The property can be accessed via several trails: the Pondicherry Rail Trail, the Presidential Range Rail Trail, Slide Brook Trail (part of the long-distance Cohos Trail), Colonel Whipple Trail (also part of the Cohos Trail), and Mud Pond Trail. The rail trails allow snowmobile traffic in the winter; otherwise all trails are open to foot travel only. Mud Pond Trail is reportedly handicapped accessible – I only hiked it during the winter so I can't confirm that for sure but it certainly seemed like it would be in the non-snow seasons. Unlike the other access points, Mud Pond Trail does not connect into the rest of the trail network.

Popular activities include bird watching, hiking, snowshoeing, cross-country skiing, snowmobiling, fishing, nature study, photography, and hunting (excluding Cherry Pond and Little Cherry Pond and the area between them).

The scenery is stunning. The views from the shores of Cherry Pond include the Presidential, Pliny, Crescent, and Dartmouth mountain ranges as well as Cherry Mountain. The Tudor Richards viewing platform at Cherry Pond offers a comfortable spot from which to enjoy the vista and watch for birds. There are vast tracts of beautiful wetlands along the Presidential Range Rail Trail, and the surrounding mountains are visible from these areas too. Little Cherry Pond and Mud Pond are also equipped with viewings platforms.

With its proximity to the White Mountain National Forest, the refuge serves as a wildlife corridor as well as preserving its many important habitats. Over 200 species of birds have been identified at the refuge and a heron rookery exists on the west side of Little Cherry Pond. Links to checklists of the various animals at Pondicherry are included below. Pondicherry Wildlife Refuge also supports lots of interesting flora such as pitcher plants, creeping snowberry, trillium, leatherleaf, and rhodora.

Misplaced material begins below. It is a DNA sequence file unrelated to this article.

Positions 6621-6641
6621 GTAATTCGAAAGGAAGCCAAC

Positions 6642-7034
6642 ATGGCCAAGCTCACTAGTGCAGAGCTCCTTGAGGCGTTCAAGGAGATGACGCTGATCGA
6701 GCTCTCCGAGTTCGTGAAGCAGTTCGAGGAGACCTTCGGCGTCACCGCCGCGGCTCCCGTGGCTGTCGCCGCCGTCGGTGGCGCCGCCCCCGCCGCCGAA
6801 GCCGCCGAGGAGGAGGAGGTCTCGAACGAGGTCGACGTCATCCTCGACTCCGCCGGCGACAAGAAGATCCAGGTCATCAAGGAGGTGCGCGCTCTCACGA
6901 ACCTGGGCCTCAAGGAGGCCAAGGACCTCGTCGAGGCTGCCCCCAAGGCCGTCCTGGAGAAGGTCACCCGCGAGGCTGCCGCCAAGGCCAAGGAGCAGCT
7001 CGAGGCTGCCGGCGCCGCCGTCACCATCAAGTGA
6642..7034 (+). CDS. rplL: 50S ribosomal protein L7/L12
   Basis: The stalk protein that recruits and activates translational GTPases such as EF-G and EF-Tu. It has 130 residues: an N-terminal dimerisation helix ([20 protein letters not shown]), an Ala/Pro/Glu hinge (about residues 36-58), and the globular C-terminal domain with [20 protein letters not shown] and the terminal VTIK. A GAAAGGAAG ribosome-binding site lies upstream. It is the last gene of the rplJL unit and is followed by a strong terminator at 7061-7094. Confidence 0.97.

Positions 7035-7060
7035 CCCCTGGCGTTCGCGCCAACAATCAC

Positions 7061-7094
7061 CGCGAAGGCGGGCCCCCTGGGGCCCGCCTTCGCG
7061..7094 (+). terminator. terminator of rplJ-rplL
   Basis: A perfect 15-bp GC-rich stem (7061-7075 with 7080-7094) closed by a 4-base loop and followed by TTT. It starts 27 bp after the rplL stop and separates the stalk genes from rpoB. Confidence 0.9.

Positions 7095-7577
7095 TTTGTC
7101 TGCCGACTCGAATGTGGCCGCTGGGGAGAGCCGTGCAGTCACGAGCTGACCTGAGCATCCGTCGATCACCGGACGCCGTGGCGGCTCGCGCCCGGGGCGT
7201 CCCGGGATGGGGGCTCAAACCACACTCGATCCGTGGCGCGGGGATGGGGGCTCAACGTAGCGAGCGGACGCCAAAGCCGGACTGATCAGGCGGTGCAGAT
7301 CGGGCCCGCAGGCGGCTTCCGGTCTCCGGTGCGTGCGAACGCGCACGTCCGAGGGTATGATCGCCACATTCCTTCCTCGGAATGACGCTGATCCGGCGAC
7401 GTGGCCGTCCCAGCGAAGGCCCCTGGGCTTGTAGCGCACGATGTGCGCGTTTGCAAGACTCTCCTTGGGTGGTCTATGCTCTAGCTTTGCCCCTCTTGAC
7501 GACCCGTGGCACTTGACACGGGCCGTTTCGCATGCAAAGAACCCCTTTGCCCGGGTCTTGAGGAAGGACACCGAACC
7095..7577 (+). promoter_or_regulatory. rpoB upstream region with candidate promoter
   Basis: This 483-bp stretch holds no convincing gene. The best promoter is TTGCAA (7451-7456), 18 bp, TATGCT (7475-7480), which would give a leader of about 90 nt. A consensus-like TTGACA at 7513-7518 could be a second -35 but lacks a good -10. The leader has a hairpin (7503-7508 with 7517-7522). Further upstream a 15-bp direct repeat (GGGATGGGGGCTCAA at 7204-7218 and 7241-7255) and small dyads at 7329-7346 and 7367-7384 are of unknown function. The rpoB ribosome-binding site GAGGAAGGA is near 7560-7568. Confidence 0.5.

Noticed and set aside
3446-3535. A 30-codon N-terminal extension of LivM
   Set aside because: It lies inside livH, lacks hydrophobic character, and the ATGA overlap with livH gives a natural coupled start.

Pondicherry is a Division of the Silvio O. Conte National Fish and Wildlife Refuge, and it is owned and managed by the U.S. Fish and Wildlife Service in partnership with New Hampshire Audubon and the New Hampshire Department of Fish and Game. A local Friends group also plays a role in the management of the refuge, and the New Hampshire Bureau of Trails has specific jurisdiction for the rail trails.

Little Cherry Pond (photo by Webmaster)
Little Cherry Pond (photo by Webmaster)

Pondicherry Wildlife Refuge Wildlife Checklists   

Click on the following links to see lists of species that have been spotted at Pondicherry Wildlife Refuge.


Pondicherry Wildlife Refuge Property Use Guidelines   

The refuge is open to the public during daylight hours. Please, for the protection of the area and its inhabitants, and for everyone's enjoyment:

  • No camping or fires permitted.
  • Carry out all trash and litter.
  • Do not collect or disturb plants or animals.
  • Dogs are allowed, but must be on a leash or under the control of the owner at all times.
  • Hunting is allowed on the refuge in accordance with state regulations. Be sure to wear blaze orange during hunting season. Hunting is not allowed between Cherry Pond and Little Cherry Pond.
  • Foot travel only on Little Cherry Pond Trail.
  • Bicycles and horses are allowed on the rail trail only.
  • No motor vehicles allowed in spring, summer, and fall.
  • Snowmobiles and cross-country skiers share the rail trail in winter – use caution when crossing trails.
  • Be prepared for uneven walking. Trails may be wet, and the boardwalks will be slippery when wet.

The Presidential Mountain Range from the Presidential Range Rail Trail
(photo by Webmaster)
The Presidential Mountain Range from the Presidential Range Rail Trail (photo by Webmaster)

More Pondicherry Wildlife Refuge Trail Reports   


Winter view from Mud Pond Trail (photo by Webmaster)
Winter view from Mud Pond Trail (photo by Webmaster)
 



"Wildlife Crossing" sign
(photo by Webmaster)
"Wildlife Crossing" sign (photo by Webmaster)